Amazon Deal One Step Closer After Econ Dev Trust Vote: The Oklahoma City Economic Development Trust voted Tuesday to offer a $1.7 million incentive to Amazon to bring a new fulfillment center to the metro in exchange for job guarantees. The Trust turned in a unanimous vote for the measure. Next, the deal will go before the full Oklahoma City Council for a decision on the offer idea [Free Press OKC].

Tulsa City Council Member Named to National EPA Advisory Committee: Tulsa City Councilman Ben Kimbro is one of 14 persons named to the Local government Advisory Committee of the Environmental Protection Agency. The 33-member LGAC helps EPA develop strong partnerships with local governments to provide more efficient and effective environmental protection at the community, state and federal level [OK Energy Today].

Norman City Council Members Mull Plastic Bag Fee: At an August Norman City Council retreat, members discussed how to address the city’s plastic bag problem. One solution is to place a fee on every plastic bag used in Norman, in hopes to discourage their use. Ward 6 Councilwoman Breea Clark says cities like Boulder, Colorado, have successfully placed a five-cent fee on bags [KGOU].

Newly Legalized Sports Wagering Won’t Start Right Away in Oklahoma: With the U.S. Supreme Court legalizing sports betting, you can expect it in Oklahoma casinos — eventually. “We look forward to being able to embrace that and bring it to the market. Obviously, our main focus is providing a steady revenue stream to our shareholders, and it’ll create some jobs,” said Cherokee Nation Entertainment Chief Operating Officer Mark Fulton [Public Radio Tulsa]. The U.S. Supreme Court’s ruling that a ban on sports betting is unconstitutional opens a lot of doors for the states that choose to walk through them [Editorial /Journal Record].

Tulsa World Editorial: Women Never Should Have Been Shackled in Childbirth: Women giving birth don’t need to be tied to the bed, yet many formerly incarcerated inmates say they had been subjected to this practice while in custody of the Oklahoma Department of Corrections. It’s not only an indignity, but also an inhumane and potentially dangerous situation to the mother and child. House Bill 3393, wisely approved by the governor last week, states that no restraints are to be used on an inmate during labor and delivery [Editorial / Tulsa World].

TSET Readies for Quitter Surge: Now is the perfect time to help your employees quit smoking, said Christin Kirchenbauer. An impending tax increase on cigarettes is prompting more people to ask for help to ditch the nicotine addiction. The state’s tobacco quit helpline contractor is already experiencing small increases in the number of calls, with an influx expected soon [Journal Record].

Cherokee Nation Lauded for Hepatitis C Elimination Effort: The Cherokees, the second-largest tribe in the U.S. after the Navajo Nation, started the program three years ago looking to screen 80,000 of its 350,000 citizens, mainly targeting those 20 to 65 because of their statistically higher chances of having the disease. More than half of the target group has been screened, with more than 1,300 citizens testing positive, and a 90 percent cure rate among those who have started treatment, the tribe says [Public Radio Tulsa].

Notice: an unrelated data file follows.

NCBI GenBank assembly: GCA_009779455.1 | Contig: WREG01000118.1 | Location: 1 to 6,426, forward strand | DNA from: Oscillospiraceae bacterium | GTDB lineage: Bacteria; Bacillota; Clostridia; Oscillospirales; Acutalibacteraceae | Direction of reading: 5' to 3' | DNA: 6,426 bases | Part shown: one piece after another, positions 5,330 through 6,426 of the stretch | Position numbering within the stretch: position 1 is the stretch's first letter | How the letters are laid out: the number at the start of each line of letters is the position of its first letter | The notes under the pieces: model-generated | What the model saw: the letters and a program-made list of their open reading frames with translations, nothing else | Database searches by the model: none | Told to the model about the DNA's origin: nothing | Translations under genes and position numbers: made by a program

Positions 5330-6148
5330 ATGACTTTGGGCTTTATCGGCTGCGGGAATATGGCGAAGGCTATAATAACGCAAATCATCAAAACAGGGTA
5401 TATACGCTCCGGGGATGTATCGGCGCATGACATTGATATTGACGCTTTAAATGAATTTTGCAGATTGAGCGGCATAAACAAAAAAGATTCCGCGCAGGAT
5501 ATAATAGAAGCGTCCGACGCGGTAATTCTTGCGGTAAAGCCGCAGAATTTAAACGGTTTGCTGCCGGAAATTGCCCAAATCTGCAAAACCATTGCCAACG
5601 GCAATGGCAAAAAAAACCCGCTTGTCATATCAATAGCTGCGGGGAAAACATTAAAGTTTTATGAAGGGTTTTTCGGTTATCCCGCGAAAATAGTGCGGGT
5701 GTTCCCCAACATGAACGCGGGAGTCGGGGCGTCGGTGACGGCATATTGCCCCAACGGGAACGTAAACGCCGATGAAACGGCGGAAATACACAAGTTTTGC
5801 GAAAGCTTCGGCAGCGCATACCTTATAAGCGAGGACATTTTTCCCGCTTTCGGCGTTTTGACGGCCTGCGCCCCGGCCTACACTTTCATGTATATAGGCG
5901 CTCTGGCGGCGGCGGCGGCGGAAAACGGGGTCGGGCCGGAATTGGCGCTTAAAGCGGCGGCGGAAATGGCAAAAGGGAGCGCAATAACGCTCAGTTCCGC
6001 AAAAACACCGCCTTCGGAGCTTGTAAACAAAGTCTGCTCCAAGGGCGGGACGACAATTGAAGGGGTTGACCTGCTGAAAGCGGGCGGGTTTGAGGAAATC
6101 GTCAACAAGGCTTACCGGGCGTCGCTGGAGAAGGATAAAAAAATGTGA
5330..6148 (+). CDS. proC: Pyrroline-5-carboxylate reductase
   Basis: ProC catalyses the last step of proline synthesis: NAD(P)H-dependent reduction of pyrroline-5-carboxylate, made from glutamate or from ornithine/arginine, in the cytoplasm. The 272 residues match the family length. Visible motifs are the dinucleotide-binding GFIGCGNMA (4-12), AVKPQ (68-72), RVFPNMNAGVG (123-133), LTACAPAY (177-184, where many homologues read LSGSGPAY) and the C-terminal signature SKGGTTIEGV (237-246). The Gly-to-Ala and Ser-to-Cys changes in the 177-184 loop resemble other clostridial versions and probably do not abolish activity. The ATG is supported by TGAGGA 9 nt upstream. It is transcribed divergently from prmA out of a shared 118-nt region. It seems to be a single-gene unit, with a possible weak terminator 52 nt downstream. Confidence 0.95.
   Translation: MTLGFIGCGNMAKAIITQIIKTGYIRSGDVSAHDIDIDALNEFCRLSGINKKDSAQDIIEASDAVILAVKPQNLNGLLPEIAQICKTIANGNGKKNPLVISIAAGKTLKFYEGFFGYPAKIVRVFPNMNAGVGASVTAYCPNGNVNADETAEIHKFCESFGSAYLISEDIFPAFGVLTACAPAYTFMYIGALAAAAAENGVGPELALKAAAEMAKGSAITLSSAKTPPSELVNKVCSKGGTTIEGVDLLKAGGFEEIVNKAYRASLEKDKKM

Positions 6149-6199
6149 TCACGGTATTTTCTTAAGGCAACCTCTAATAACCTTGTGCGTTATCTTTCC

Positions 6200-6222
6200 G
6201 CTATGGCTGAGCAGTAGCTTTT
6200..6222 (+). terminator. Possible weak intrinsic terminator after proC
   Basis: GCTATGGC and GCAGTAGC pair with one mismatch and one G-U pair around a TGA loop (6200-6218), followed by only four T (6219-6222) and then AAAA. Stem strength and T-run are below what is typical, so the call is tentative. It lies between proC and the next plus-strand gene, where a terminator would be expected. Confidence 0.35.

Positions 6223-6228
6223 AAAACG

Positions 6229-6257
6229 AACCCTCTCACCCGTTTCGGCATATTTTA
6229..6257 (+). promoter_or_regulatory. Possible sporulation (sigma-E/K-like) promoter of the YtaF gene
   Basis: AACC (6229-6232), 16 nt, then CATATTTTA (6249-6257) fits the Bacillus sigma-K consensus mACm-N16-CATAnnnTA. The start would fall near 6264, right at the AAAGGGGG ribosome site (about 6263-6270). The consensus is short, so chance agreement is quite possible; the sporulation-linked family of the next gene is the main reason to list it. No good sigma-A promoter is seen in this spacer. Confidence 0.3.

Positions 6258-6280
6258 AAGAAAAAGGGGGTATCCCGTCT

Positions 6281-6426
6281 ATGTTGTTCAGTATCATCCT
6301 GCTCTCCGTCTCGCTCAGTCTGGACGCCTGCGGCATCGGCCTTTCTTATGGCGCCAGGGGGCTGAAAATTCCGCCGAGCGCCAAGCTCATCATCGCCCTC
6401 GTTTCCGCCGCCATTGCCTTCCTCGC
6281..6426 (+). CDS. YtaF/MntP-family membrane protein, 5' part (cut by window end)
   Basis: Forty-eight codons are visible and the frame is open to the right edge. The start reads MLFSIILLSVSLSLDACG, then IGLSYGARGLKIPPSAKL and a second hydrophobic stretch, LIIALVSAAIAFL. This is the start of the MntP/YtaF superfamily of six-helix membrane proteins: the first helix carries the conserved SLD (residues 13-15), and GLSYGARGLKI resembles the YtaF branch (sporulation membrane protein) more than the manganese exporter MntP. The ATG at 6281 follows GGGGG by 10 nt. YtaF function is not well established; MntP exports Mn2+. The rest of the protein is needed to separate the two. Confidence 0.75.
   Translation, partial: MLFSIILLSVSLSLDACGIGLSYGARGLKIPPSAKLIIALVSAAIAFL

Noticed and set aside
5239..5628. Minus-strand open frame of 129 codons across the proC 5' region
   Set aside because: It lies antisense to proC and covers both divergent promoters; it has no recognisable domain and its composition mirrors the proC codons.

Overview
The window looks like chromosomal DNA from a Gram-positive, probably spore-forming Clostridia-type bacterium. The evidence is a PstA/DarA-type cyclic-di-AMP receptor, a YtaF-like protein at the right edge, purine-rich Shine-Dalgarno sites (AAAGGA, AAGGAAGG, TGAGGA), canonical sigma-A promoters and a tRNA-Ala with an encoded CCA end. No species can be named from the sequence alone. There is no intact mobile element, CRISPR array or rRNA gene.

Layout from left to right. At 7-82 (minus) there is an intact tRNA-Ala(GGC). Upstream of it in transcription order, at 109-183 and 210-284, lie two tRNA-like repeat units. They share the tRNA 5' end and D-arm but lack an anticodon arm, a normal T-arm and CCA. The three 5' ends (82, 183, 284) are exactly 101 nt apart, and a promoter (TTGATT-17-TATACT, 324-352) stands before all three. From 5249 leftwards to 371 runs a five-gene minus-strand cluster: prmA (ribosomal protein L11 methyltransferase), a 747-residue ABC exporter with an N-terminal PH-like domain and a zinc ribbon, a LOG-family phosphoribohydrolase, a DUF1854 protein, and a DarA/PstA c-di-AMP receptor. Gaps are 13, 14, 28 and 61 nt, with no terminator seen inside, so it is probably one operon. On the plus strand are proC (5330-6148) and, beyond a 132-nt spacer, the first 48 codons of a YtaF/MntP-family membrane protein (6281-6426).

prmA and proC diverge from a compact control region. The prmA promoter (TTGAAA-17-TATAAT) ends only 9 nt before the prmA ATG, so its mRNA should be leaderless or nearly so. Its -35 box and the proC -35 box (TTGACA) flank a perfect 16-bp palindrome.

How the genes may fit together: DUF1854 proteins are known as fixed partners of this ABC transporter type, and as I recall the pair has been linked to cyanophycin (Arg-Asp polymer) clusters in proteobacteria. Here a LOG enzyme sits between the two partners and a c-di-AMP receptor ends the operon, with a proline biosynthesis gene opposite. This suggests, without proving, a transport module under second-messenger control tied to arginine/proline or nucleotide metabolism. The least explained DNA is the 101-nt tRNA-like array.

Group Seeks Additional Funding for Promoting Tourism: During the 2015 legislative session, the state’s tourism promotion budget was cut 30 percent, and it has remained at the lower rate since then. A tourism advocacy group is going to try to get some of that money back next year, said Stephen Koranda, director of OK Tourism Works. While Oklahoma City and Tulsa are able to market their cities nationwide, smaller cities may not have the money to reach such a large audience. That’s what Jennifer Mullins and her staff do, but they’re doing it with almost $3 million less than what they before 2015 [Journal Record].

Quote of the Day

“We do what we need to do for our students and for us to be able to do our job. It would be less of a burden if we were also paid a livable wage.” 

– Anna Graven, a high school American literature teacher in OKC, speaking about how she and most of her colleagues are forced to pay out of pocket for classroom supplies [Source].

Number of the Day

29.5%

Percentage of high school students in Oklahoma who reported participating in 60 minutes of daily exercise in 2017. In that same year, 33.6% were reported overweight or obese.

Source: Oklahoma State Department of Health

See previous Numbers of the Day here.

Policy Note

House Farm Bill’s SNAP Changes Are a Bad Deal for States and Low-Income Households: The House Agriculture Committee farm bill would impose new mandates on states, limit state flexibility, and make the Supplemental Nutrition Assistance Program (SNAP) more complicated to administer.  These changes would increase state costs and significantly undermine almost two decades of progress in simplifying, streamlining, and modernizing SNAP (which until the 2008 farm bill was known as food stamps). The bill would take away SNAP benefits from recipients across the country who need them while failing to achieve the proponents’ stated goals of improving employment outcomes [Center on Budget and Policy Priorities].